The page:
My four-year-old loves the Backyardigans, the wonderful children’s series in which the characters (anthropomorphic animals, of course), develop adventures that they then act out–and maybe more so–in their backyard (thus the name).
But little does she realize that the show might have a partial solution for American suburbs.
Key to the whole concept is that the characters’ families share a backyard: at the end of each show, they all go into one of their houses for a snack. But I couldn’t help noticing that the backyard is all of theirs (or at least three of theirs). So who cares, aside from preschoolers (and their wonky Dads)? Well, anyone who cares about cities, or making neighborhoods transit-friendly, or reducing NIMBYism.
Whenever anyone wants to increase density, increase housing stock, etc., people scream because, among other things, this is seen as destroying the single-family neighborhood. But the Backyardigans shows that this doesn’t have to be true.
You can easily have single-family neighborhoods with greatly increased density, and the walkability and transit accessibility that comes from that, if you reduce lawn size and share some of that open space. No, this isn’t an apartment building: all the kids (animals?) live in single-family, detached homes.
When you think about it, the front lawn is somewhat of a relic of 1950’s family structure: Dad goes to work and the kids play on the lawn, supervised by Mom. But now, Mom is at work, too, and the kids are in child care. It is completely wasted space from a planning perspective–not to mention the extraordinary waste of water that comes from everyone having to manage lawns that they never use, gasoline from mowing, etc. Ditto with backyards.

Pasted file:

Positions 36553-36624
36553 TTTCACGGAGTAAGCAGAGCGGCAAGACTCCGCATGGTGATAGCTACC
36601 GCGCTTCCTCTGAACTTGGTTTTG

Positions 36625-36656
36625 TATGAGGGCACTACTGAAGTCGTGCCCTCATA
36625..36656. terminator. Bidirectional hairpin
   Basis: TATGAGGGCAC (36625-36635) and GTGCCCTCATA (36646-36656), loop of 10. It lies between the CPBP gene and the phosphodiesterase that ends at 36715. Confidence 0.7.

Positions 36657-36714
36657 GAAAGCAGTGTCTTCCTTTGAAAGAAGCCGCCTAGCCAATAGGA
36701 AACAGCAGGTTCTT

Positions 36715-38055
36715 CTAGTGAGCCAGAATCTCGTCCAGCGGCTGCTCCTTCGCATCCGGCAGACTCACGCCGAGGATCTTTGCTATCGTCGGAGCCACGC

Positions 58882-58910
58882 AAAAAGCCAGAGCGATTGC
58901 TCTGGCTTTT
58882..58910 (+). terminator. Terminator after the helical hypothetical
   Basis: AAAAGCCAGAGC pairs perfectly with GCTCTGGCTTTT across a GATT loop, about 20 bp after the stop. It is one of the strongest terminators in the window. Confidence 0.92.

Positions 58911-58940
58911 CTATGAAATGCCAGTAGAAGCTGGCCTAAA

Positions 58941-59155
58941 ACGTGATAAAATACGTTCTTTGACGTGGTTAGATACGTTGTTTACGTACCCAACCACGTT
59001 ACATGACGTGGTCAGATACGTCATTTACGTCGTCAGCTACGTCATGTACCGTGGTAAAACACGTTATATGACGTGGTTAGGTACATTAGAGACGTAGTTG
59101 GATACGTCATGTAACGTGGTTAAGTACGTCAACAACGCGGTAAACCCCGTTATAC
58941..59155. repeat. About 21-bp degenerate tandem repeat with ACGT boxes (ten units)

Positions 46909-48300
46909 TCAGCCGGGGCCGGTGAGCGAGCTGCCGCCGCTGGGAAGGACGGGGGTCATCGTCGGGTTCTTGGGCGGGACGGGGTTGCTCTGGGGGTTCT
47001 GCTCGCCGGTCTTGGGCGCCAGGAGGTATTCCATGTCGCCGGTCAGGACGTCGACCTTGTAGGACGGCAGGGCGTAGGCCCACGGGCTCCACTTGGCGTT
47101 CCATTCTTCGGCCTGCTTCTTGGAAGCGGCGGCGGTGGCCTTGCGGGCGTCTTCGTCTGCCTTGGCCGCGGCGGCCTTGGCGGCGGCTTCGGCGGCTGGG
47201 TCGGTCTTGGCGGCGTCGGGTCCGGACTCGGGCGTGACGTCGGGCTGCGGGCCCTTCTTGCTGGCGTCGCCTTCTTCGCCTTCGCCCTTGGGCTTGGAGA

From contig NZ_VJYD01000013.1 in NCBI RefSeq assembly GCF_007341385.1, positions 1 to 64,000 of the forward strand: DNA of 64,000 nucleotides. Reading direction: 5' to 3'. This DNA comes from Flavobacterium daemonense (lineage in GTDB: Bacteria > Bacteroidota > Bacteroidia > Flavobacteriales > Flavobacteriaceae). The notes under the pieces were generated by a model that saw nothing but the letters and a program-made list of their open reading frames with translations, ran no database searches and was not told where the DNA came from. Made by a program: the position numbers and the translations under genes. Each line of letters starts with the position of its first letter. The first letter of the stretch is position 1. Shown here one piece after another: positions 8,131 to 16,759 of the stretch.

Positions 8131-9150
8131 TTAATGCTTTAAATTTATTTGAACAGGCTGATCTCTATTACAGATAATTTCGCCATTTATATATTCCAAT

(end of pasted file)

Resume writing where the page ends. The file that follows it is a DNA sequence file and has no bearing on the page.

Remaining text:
So why don’t more neighborhoods have this? Becuase in most suburbs, it’s illegal: you can’t share a lawn–there are setback requirements, fencing requirements, lot size requirements, etc. Developers won’t build what they can’t entitle. And so we assume that single-family neighborhoods mean far lower density, and transit accessibility, than we should.
This is why in the planning context, it’s a little silly to talk about what “the market” wants: the market doesn’t exist, because it is so horrifically overregulated. And then developers don’t have the business models and expertise to do it, because they can’t. It’s a vicious circle. Ditto with lots of smart growth plans. I believe that lots of people want this, but don’t take my word for it: let people determine it for themselves.
So do yourself and your kid a favor: watch the Backyardigans with them. You’ll both have a good time.